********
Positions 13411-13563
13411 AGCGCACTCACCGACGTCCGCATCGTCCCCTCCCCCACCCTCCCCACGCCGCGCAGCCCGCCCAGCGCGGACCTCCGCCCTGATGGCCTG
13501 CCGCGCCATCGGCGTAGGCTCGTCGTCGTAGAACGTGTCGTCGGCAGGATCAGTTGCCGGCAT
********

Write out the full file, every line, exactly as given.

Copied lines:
Positions 13411-13563
13411 AGCGCACTCACCGACGTCCGCATCGTCCCCTCCCCCACCCTCCCCACGCCGCGCAGCCCGCCCAGCGCGGACCTCCGCCCTGATGGCCTG
13501 CCGCGCCATCGGCGTAGGCTCGTCGTCGTAGAACGTGTCGTCGGCAGGATCAGTTGCCGGCAT